And the Spirit of God moved upon the face of the waters. (Genesis 1:2b, KJV)

Your management style is much like the spirit of your business.  It moves upon every facet of your business molding how decisions are made and work is performed.  It becomes the unwritten guide to how your business runs despite what’s in the policy and procedures manual.

How Are You Shaping Your Business?

We all start at that same spot without form and void (or empty).  When we give serious thought to the impact that we’ll have on our organizations before we form them, then we get to choose what groves we place into the dirt road.

This allows us to grow a business that can stay true to its foundation.  Much like raising children, it’s the lessons we first impress and reinforce upon it that have the most lasting impact – just like those grooves.

6Train up a child in the way he should go: and when he is old, he will not depart from it. (Proverbs 22:6, KJV)

So how are you shaping your business?  If you didn’t start well, don’t be discouraged.  It’s possible to create new grooves, but the longer you wait, and the bigger your business grows, the harder it will be.

{ 4 comments… read them below or add one }

Chad Galbreath August 14, 2010 at 7:12 am

Brad-
Great blog on the importance of knowing where we are going and answering some hard questions before we just blindly move forward. Many times we get a great idea but dont count the cost before moving forward and so we have many uncompleted projects that over time begin to chip away at our confidence that we could start and finish an dream we have always had.
Chad Galbreath recently posted..Top 5 Daily Tasks

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Brad Harmon August 14, 2010 at 10:04 am

Great point Chad. Christ even mentions the importance of sitting down to count the costs before you start a project.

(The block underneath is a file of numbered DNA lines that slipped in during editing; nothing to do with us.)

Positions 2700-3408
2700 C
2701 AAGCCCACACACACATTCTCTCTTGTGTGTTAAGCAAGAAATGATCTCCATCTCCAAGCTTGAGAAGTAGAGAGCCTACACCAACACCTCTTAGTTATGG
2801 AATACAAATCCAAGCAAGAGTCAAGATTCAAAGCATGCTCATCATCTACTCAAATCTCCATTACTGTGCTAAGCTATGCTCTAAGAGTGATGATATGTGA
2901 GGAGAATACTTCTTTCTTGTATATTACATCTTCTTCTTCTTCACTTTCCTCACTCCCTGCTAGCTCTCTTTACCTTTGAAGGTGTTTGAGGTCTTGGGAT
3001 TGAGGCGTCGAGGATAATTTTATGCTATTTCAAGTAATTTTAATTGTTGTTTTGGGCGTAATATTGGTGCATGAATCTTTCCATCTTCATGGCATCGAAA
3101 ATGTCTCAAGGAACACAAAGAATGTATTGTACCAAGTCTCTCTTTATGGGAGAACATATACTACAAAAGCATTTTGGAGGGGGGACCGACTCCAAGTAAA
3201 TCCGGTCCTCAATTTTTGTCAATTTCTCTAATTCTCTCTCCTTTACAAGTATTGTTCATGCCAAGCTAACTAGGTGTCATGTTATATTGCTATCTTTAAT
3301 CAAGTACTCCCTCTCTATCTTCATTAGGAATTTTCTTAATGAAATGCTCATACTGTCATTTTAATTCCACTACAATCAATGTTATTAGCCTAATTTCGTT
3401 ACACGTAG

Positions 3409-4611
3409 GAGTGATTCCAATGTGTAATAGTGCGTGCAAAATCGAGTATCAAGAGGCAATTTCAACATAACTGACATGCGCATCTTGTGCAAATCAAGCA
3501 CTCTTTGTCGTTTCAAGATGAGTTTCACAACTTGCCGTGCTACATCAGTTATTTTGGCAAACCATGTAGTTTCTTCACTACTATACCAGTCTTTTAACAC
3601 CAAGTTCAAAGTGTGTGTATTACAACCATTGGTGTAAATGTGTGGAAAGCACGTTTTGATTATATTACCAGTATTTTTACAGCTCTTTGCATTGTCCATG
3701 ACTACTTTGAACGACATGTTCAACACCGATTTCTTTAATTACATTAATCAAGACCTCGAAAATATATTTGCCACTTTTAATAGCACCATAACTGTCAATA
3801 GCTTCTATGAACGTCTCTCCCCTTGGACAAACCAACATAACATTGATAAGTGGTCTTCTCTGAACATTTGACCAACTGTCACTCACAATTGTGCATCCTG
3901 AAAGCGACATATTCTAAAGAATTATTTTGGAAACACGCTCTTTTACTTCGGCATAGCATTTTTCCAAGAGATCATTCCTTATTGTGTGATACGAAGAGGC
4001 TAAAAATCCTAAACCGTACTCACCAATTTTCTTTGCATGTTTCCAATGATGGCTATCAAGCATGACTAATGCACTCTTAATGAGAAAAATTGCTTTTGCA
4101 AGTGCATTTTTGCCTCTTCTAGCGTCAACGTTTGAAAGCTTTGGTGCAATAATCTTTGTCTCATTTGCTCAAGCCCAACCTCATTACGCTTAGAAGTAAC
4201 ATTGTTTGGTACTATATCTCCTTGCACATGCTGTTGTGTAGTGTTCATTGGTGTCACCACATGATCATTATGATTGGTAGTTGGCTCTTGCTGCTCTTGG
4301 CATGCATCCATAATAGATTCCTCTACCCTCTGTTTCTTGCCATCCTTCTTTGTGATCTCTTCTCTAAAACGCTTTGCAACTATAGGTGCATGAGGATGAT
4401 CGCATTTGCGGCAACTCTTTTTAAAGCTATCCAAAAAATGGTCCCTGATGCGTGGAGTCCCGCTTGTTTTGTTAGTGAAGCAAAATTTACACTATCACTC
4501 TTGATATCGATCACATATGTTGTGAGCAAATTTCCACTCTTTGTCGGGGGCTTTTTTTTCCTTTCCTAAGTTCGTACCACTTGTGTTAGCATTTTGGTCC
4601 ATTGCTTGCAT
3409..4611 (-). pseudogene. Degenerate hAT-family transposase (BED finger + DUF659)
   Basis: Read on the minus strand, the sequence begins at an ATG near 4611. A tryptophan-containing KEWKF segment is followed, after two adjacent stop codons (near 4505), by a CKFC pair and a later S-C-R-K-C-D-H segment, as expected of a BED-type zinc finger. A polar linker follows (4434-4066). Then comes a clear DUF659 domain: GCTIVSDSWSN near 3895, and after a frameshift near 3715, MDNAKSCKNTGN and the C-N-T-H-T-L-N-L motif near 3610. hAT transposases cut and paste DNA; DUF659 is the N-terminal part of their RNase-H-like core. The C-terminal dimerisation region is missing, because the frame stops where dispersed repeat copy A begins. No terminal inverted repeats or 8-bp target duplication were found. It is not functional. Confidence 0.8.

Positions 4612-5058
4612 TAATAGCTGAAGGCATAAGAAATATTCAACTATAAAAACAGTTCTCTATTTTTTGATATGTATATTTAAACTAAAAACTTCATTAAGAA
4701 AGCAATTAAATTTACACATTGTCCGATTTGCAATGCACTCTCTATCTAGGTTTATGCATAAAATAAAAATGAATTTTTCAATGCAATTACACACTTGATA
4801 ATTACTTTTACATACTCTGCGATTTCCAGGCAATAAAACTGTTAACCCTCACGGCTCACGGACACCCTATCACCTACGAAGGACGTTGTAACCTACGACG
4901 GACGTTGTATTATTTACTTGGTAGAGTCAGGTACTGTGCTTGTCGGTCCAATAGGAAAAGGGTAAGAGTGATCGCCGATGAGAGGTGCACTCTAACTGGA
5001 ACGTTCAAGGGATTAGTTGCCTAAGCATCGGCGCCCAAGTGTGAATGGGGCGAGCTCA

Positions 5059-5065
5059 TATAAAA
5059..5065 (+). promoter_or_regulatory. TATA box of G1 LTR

28For which of you, intending to build a tower, sitteth not down first, and counteth the cost, whether he have sufficient to finish it? 29Lest haply, after he hath laid the foundation, and is not able to finish it, all that behold it begin to mock him, 30Saying, This man began to build, and was not able to finish. (Luke 14:28-30, King James Version)

I like your insight into the toll unfinished projects take on our confidence as leaders. Thanks for the comment.

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Khaleef @ KNS Financial August 16, 2010 at 6:51 pm

This is a very good post. Especially thinking about how our management style and our work ethic will ultimately form and shape our business. I’m glad you brought this out – especially since I’m still trying to build a foundation!
Khaleef @ KNS Financial recently posted..The Sufferings of Some of the Early Christians – Devotion

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Brad Harmon August 17, 2010 at 2:32 am

I think it’s Stephen Covey that says to begin with the end in mind. Many companies have spent a lot of time and money trying to change the culture and standard operating procedures set by their founder after he/she is no longer with the company. It’s one of the hardest tasks to accomplish when merging companies too. Thinking about these issues while you’re still building your foundation is a great place to be.